Shred or Be Shredded: Best Practices for Document Retention
| November 10, 2017
Record keeping is a requirement of any business, and the IRS requires keeping records for seven years. This requirement has led some to believe that the maximum length of time records must be kept is seven years. Yet that is not the case. The decision to shred documents must be considered in light of several factors, taxation being but one. In some cases, if important documents are shredded, the business may later face severe difficulties.
Most important in any document retention situation is understanding the importance of various documents. A formal preservation and destruction policy will help limit exposure to litigation and other harmful consequences from not having vital documents when needed. Following are some record keeping best practices for individuals and businesses.
How Long Should Individuals Keep Records?
Individuals may think that the only records needed are related to their taxes, but given that most people either work for someone else or have a small business on the side, there may be times when keeping records longer than IRS recommendations is prudent. This article explores some of those exceptions.
The Role of Statutes of Limitations in Keeping Records
Both Arizona state and federal law have statutes of limitations that impact the length of time records must be kept. In situations that are criminal in nature, capital crimes have no statute of limitations. However, most businesses may not know that certain documents may be important to a criminal procedure (especially if the crime isn’t identified until years later), so retaining records for such situations is impossible. Civil matters on the other hand are easier to plan for.
For instance, any records related to minors should be kept indefinitely. This is because most civil matters can be litigated decades after the fact if a crime occurred when the person was a minor. So, minors who work for someone and businesses that employ minors may want to keep records longer.
How Long Should Businesses Keep Records?
How long businesses should keep records depends on the type of business. In general, anything that could relate to future litigation should be kept. Following are some document retention questions to ask when deciding to shred or retain records in a business:
- Are there pending or potential lawsuits that may be affected by certain records?
- Have employees made complaints that may later require the support of a record?
- Are there audits or administrative inquiries pending or possible in the future?
- Does proof of contract obligations need to be kept?
- What about payments, reimbursements, and performance reports?
- May changes in policies impact future operations or litigation?
- Are there any other reasons a particular document may be useful in the future?
The question of whether to keep certain documents or shred depends on the needs of the business and potential for events to change. Some decisions may come down to personal preference, but some may have to do with regulatory agency rules beyond the control of the business.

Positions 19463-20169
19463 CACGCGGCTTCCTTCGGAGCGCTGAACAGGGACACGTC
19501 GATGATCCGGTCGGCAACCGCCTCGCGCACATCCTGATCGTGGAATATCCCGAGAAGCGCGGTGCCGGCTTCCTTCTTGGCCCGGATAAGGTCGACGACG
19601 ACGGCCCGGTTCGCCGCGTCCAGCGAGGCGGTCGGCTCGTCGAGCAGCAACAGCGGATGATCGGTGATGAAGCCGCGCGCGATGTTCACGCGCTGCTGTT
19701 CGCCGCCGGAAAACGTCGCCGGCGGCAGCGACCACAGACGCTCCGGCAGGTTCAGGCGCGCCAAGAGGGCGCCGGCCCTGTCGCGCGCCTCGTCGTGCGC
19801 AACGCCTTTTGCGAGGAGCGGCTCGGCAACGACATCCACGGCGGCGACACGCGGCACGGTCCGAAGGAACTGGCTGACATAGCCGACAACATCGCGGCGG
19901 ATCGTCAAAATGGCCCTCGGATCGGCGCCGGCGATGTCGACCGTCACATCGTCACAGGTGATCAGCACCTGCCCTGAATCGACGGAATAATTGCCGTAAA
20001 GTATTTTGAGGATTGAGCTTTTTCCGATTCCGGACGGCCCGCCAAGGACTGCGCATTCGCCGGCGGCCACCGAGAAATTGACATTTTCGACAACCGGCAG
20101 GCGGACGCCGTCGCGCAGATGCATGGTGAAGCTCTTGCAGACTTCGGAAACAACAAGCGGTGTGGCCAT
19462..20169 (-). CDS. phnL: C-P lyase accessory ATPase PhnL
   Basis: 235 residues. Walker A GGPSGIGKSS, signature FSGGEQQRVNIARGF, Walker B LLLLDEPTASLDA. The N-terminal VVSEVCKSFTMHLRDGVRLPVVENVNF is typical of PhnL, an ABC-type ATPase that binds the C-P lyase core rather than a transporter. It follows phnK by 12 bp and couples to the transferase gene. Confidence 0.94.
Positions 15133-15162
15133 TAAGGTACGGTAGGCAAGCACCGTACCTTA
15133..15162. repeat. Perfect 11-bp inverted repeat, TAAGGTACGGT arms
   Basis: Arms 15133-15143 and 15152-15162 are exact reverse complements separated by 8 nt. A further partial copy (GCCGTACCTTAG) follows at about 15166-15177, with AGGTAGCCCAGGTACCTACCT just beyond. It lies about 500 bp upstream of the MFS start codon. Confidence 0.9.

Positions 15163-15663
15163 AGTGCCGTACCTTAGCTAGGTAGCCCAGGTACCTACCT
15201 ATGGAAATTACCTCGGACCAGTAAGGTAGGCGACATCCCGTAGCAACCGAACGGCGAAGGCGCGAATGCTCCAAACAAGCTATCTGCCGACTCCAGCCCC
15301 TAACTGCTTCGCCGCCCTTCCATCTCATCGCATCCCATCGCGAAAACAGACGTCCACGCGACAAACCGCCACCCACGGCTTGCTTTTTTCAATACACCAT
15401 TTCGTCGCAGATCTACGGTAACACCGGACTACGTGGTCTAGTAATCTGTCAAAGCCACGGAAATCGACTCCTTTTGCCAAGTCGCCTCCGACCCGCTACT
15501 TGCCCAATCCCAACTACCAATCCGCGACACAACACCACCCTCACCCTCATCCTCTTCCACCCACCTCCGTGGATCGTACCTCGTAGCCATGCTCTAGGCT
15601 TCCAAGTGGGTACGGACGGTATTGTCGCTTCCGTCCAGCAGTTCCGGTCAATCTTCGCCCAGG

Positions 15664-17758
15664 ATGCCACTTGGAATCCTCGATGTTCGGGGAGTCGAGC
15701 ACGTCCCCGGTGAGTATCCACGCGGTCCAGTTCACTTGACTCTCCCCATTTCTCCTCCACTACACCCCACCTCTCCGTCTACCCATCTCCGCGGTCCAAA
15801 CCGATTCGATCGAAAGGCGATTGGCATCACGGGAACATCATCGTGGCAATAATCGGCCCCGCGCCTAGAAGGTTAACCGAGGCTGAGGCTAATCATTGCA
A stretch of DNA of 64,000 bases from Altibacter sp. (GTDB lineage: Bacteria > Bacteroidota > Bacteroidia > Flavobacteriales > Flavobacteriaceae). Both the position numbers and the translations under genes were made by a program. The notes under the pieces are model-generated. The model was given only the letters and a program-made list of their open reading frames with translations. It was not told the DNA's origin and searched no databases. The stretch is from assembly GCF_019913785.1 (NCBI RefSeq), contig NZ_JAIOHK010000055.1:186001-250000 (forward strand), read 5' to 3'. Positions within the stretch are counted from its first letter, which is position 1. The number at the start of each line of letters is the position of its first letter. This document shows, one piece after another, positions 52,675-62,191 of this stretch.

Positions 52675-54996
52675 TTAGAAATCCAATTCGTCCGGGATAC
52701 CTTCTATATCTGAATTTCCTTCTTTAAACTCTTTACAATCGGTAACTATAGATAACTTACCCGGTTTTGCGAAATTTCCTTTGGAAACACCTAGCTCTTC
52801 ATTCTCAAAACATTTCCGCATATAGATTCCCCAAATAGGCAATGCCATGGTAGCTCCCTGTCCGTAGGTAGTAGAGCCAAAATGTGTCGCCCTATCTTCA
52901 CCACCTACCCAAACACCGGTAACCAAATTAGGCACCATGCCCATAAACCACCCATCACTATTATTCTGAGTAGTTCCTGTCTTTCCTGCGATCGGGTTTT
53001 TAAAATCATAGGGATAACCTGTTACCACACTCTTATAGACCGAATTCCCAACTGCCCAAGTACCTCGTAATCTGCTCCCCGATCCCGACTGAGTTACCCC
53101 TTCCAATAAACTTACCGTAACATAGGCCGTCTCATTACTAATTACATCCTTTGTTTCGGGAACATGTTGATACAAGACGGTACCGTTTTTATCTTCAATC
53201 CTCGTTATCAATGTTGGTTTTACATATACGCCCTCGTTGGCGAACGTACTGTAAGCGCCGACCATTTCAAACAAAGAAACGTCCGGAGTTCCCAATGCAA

Different Rules for Different Types of Businesses
Healthcare organizations, financial institutions, schools, nonprofit organizations, general businesses, industrial suppliers, and manufacturers each have regulatory agencies that have oversight of their operations. Each may have to retain certain records longer than the so-called seven-year rule. Following are some examples:
- CMS Guidelines for Laboratory Storage of Records requires 10 years for pathology test reports (see 42CFR§493.1105 for more information). Disposal of these records could result in massive fines.
- Truck drivers and certain other employees must provide employment histories to prospective employers dating 10 years. Wise personnel staff would do the same when such rules impact their operations.
- Non-profit organizations are required to retain records of bylaws, audit reports, charts of accounts, payments, and purchases, employee discrimination reports, and many others permanently.
Every organization needs to know what must be kept and what may be discarded. This is why a written, formal preservation and destruction policy is vital to an organization. It prevents employees from guessing, which could result in untold harm to the company.
In What Format Should Businesses and Individuals Maintain Records?
Records today may be paper or electronic. In many cases, businesses keep both. Some may choose to keep paper records for a set time and then either destroy them or transfer them to electronic format. In some cases, there is no wrong way. In others, the originals must be preserved. Once again, much depends on the type of organization and the state and federal laws impacting the business.
Naturally, one concern with paper is the potential for personal information falling into the wrong hands; the same may be said for electronic documents. Security of documents becomes far more difficult as the files grow larger. The best way to be secure is to only keep what must be kept.
The business law attorneys at Tiffany and Bosco make it their business to help clients develop the right preservation and destruction policy for their company. Tiffany and Bosco will help you only shred what must be shredded and keep what must be kept. This will make securing documents and protecting your interests more efficient and effective. Contact Tiffany and Bosco today to see how they can help your business with the best practices for document retention.
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